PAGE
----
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El Estudiante de Salamanca y Otras Selecciones

GEORGE TYLER NORTHUP, PH.D.
PROFESSOR OF SPANISH LITERATURE
UNIVERSITY OF CHICAGO
PREFACE
The selections from Espronceda included in this volume havebeen edited for the benefit of
advanced Spanish classes inschools and universities. The study of Espronceda, Spain'sgreatest
Romantic poet, offers the best possible approach to thewhole subject of Romanticism. He is
Spain's "representativeman" in that movement. Furthermore, the wealth of metershe uses is such
that no other poet provides so good a text foran introduction to the study of Spanish
versification. Theeditor has therefore treated the biography of Espronceda withsome degree of
completeness, studying his career as one fullyrepresentative of the historical and literary
movements of theperiod. A treatment of the main principles of Spanish versificationwas also
considered indispensable. It is assumed thatthe text will be used only in classes where the
students arethoroughly familiar with the rudiments of Spanish grammar.Therefore only the more
difficult points of grammar are dealtwith in the notes, and little help, outside of the vocabulary,
isgiven the student in the translating of difficult passages.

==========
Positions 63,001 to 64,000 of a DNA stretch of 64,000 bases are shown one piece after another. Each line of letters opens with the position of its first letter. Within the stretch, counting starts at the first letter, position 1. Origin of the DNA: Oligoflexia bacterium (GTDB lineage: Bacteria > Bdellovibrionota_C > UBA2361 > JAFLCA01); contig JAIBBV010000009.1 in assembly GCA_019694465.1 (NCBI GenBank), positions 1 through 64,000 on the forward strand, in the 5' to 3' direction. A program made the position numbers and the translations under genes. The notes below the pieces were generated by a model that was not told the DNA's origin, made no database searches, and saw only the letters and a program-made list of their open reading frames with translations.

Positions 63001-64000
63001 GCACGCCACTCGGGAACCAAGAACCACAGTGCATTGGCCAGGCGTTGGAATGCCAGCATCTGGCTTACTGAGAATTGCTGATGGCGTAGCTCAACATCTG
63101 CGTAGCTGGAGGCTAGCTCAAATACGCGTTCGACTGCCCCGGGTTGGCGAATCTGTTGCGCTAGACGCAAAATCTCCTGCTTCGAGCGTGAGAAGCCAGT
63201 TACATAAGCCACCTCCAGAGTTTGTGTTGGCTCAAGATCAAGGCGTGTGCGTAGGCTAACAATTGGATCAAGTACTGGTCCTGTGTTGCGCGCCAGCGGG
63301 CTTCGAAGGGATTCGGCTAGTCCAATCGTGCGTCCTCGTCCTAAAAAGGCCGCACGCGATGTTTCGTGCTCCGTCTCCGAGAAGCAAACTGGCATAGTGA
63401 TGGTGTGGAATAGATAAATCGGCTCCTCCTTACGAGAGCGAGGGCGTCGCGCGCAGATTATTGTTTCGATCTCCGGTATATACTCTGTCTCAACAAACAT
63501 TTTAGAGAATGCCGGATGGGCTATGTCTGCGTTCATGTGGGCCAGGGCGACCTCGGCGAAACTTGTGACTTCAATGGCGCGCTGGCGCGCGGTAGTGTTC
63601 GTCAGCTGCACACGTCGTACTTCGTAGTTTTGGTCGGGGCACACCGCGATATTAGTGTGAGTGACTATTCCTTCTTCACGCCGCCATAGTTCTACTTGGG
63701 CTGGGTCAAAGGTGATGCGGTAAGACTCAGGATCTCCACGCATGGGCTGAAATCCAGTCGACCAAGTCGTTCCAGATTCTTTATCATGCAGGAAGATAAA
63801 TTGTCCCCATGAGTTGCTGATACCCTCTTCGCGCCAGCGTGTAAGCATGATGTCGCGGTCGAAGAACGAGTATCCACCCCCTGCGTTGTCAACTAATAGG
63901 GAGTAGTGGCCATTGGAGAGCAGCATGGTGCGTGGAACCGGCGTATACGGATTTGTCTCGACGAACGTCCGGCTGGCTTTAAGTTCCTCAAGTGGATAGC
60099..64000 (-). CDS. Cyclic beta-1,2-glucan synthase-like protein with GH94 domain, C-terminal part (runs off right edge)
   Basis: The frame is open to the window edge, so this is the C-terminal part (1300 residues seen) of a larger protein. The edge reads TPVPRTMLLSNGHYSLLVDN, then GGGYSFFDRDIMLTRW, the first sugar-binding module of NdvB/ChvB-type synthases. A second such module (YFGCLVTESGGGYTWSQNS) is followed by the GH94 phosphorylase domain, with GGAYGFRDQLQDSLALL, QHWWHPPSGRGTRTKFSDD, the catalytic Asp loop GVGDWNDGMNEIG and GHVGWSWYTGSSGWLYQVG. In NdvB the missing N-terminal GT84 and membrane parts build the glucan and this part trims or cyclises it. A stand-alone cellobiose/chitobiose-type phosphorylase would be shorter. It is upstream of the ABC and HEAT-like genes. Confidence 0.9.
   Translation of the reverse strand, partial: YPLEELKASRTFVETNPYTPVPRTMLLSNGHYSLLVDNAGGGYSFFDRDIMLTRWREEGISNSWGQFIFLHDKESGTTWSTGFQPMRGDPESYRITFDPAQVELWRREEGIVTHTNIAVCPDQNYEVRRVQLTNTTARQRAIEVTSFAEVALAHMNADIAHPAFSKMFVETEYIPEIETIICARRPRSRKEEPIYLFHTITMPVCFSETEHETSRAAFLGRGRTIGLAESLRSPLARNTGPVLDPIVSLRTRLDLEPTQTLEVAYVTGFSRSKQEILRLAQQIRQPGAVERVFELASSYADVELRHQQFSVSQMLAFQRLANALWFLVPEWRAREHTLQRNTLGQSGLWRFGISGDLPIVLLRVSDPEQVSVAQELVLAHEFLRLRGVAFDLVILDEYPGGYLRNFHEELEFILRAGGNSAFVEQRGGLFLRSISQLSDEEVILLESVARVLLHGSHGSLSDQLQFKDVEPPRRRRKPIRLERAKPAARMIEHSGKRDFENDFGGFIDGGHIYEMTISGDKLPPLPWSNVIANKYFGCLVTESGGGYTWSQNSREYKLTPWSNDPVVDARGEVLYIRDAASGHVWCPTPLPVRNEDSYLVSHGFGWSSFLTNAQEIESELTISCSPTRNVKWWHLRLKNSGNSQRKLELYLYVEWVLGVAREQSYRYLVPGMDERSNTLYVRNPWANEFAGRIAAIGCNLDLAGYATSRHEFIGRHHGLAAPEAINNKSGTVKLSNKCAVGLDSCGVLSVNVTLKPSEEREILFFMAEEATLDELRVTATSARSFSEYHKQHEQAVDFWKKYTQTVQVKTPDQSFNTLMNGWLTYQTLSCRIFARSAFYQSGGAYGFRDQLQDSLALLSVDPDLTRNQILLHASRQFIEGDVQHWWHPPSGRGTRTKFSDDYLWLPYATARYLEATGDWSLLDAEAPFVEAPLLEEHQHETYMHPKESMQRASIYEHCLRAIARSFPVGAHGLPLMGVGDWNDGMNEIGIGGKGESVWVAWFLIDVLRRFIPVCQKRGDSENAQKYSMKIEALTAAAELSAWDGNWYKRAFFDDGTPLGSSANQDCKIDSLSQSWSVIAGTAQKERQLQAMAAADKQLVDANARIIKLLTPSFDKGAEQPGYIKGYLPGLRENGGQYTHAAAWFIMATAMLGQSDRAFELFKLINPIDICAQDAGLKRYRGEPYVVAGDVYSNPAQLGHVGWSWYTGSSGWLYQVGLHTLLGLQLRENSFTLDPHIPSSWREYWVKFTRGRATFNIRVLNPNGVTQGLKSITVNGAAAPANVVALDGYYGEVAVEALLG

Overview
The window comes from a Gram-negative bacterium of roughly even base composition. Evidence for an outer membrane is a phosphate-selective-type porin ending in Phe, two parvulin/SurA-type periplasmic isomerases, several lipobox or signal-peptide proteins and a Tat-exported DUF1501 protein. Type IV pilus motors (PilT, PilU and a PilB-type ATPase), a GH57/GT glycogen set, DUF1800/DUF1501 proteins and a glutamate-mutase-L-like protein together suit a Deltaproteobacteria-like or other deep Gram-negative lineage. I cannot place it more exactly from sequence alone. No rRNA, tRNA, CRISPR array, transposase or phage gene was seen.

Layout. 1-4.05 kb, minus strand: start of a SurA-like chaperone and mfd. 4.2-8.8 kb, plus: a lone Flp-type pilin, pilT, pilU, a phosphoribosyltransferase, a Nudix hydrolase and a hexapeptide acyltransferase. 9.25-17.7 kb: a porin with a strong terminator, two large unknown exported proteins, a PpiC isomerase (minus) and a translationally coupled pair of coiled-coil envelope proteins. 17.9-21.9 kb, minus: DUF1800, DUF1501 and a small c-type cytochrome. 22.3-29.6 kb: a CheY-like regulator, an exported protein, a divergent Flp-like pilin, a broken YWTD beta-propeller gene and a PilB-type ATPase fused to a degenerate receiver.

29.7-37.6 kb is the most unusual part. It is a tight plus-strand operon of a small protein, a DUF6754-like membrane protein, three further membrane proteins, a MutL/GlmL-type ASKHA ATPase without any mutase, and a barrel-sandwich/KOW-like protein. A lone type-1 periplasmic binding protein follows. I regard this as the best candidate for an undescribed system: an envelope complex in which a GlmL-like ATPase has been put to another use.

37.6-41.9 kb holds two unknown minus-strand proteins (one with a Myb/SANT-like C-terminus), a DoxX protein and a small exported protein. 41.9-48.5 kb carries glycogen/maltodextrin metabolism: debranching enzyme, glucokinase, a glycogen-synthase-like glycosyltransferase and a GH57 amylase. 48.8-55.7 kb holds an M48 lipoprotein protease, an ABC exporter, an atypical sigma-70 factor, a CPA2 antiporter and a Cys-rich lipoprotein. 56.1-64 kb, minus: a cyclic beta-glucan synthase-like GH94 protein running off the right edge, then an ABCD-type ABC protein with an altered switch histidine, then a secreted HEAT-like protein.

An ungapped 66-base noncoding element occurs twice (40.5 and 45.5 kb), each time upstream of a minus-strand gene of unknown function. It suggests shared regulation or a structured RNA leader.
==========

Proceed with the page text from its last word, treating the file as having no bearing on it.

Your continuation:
The editor makes no pretense to having established criticaltexts of the poems here printed,
although he hopes that someimprovement will be noted over previous editions. A criticaledition
of Espronceda's works has never been printed. Esproncedahimself gave little attention to their
publication. Hartzenbuschand others intervened as editors in some of the earliesteditions. Their
arbitrary changes have been repeated in allsubsequent editions. The text of "El Estudiante de
Salamanca"has been based upon the "Poesías de D. José de Espronceda,"Madrid, 1840, the so-
called editio princeps. This edition, however,cannot be regarded as wholly authoritative. It was
notprepared for the press by the poet himself, but by his friendJosé García de Villalta. Though
far more authentic in itsreadings than later editions, it abounds in inaccuracies. I havenot
followed its capricious punctuation, and have studied itconstantly in connection with other
editions, notably the editionof 1884 ("Obras Poéticas y Escritos en Prosa," Madrid, 1884).To
provide a really critical text some future editor must collatethe 1840 text with that version of the
poem which appeared inLa Alhambra, an obscure Granada review, for the year 1839."El
Mendigo" and "El Canto del Cosaco" I also base uponthe 1840 edition, although the former first
appeared in LaRevista Española, Sept. 6, 1834. I base the "Canción delPirata" upon the original
version published in El Artista,Vol. I, 1835, p. 43. I take the "Soneto" from "El LiceoArtístico y
Literario Español," 1838. For "A Teresa, Descansaen Paz," I follow the Madrid edition of 1884.
The textof this, as for the whole of "El Diablo Mundo," is morereliable than that of the earlier
poems.
I desire to thank Professors Rudolph Schevill, Karl Pietsch,and Milton A. Buchanan for helpful
suggestions, and the lattermore particularly for the loan of rare books. The vocabularyis almost
entirely the work of my wife Emily Cox Northup,whose collaboration is by no means restricted
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